The netizen added that if there was a comprehensive age pension scheme for eligible elderly individuals, it could at least address their living expenses. Additionally, with government subsidies for surgeries and hospitalization, the elderly woman could undergo knee surgery without worrying about her livelihood.


Elderly Singaporeans forced to work for survival

Interestingly, upon reviewing earlier Reuters reports, it has come to light that the same elderly lady, identified as Mary Lim, was previously featured in an interview by Reuters in 2019.

In an article from five years ago, Reuters highlighted that “almost a third of Singaporeans over 65 continue to work,” citing the insufficiency of Singapore’s CPF retirement saving scheme for many elderly citizens, compelling them to seek employment post-retirement.

At that time, Mary Lim shared with Reuters that “the government’s retirement saving scheme doesn’t provide her with enough money”.

“I have to keep on working until the end of my life,” Mdm Mary lamented.

“What to do, no choice. I have to struggle for it.”

Nearly 70% of elderly workers in Singapore earn less than S$2,500

Singapore is rapidly transitioning toward an aged society. Every six individuals will be over 65 years old.

By 2030, every four Singaporeans will be over 65.

During a response in February 2023 to parliamentary questions by Non-Constituency Member of Parliament Leong Mun Wai, Manpower Minister Tan See Leng revealed concerning figures: Close to seven out of 10 working elderly in Singapore earn less than S$2,500.

The Lee Kuan Yew School of Public Policy (LKYSPP) at the National University of Singapore published a survey finding in Sept 2023 that an older Singaporean above 65 years old would need S$1,492 to meet his or her basic needs.

For an elderly couple aged 65 and above, the figure rises to S$2,551, while those aged between 55 and 64 years require S$1,857. The increase amounts to a rise of 4%–5% between 2020 and 2022 for the three indicative household types.

The report unveils figures detailing the necessary income households require to maintain a basic standard of living, using the Minimum Income Standard (MIS) method.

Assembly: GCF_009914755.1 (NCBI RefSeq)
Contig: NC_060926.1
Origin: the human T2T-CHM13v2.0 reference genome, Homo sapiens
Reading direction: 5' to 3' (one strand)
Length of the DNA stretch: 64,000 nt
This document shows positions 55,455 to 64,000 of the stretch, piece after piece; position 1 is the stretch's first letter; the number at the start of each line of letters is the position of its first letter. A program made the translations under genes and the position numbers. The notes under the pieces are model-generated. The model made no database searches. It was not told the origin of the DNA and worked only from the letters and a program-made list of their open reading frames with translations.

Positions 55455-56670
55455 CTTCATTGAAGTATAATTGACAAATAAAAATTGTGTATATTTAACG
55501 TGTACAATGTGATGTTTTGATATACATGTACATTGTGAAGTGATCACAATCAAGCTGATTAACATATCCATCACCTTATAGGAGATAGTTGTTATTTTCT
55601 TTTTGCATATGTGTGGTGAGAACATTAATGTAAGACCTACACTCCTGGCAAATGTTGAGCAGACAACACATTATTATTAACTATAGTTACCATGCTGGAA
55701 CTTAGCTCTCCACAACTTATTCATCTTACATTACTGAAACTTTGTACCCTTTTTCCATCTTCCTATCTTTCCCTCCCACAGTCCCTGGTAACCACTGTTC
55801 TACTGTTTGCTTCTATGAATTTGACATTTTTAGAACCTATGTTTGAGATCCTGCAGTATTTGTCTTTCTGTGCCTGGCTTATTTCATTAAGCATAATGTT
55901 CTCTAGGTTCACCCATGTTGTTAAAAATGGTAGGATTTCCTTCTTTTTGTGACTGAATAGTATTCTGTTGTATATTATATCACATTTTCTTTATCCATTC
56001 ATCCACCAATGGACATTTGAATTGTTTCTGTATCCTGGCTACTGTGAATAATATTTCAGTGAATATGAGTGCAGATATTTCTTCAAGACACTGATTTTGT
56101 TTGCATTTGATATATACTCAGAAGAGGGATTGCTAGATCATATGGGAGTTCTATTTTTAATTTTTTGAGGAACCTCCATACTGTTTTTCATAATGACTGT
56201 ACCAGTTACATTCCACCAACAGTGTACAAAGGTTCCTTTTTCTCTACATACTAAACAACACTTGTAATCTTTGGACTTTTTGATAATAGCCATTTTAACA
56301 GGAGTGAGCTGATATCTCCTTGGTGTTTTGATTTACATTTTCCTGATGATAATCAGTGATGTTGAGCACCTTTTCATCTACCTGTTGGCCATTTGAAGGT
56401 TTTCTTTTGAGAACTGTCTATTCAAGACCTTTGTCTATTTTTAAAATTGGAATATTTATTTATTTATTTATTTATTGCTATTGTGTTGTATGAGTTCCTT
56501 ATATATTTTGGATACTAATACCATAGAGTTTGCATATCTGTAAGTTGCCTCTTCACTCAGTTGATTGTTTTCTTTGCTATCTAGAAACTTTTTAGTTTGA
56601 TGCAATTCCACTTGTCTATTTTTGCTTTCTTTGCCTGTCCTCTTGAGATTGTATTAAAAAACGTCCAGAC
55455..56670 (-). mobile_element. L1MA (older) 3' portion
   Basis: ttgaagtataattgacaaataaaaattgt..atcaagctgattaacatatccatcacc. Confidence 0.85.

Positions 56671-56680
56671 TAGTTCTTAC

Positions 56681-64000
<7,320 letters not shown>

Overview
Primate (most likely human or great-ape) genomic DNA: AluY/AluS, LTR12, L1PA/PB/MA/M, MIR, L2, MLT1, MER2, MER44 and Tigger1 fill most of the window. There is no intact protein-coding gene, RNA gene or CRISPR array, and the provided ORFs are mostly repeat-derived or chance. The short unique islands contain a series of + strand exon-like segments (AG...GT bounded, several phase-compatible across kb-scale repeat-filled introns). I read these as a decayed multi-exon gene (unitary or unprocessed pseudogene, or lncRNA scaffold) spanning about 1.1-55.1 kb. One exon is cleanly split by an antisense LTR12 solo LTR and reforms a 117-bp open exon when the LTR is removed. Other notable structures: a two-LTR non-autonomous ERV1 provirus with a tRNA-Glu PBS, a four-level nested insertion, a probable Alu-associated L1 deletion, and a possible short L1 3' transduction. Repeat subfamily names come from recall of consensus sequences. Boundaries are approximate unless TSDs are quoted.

The 2023 MIS report also proposed three significant income reforms: introducing a universal wage floor, revising the CPF model to better serve the elderly, and pegging assistance amounts to current inflation rates.

However, the Singaporean government, in a statement, contested the findings by suggesting that they “might not accurately reflect basic needs”. Instead, the findings should be seen as “what individuals would like to have.”



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For the seniors it is not easily getting an interview opportunity regardless of the qualifications you had. That’s a sad thing! This doesn’t happen today and you have to ask the govt if past efforts had been effective or else it will still spiral down to everybody in the older age group. This remained for years till today. Why there are Grab drivers, and delivery riders holding university degrees? We cannot see through tinted glasses can we?

Last edited 3 months ago by Roger Roger

Do most elderlies’ vote resulted in today’s situations?

Do not feel pity for these useless elderly. They only have themselves to be blamed for not upgrading themselves. Our government tries to help them but at the end, it can only do so much. Everyone is responsible for their own lives. Please don’t expect other taxpayers to bale you out! You dig your own grave!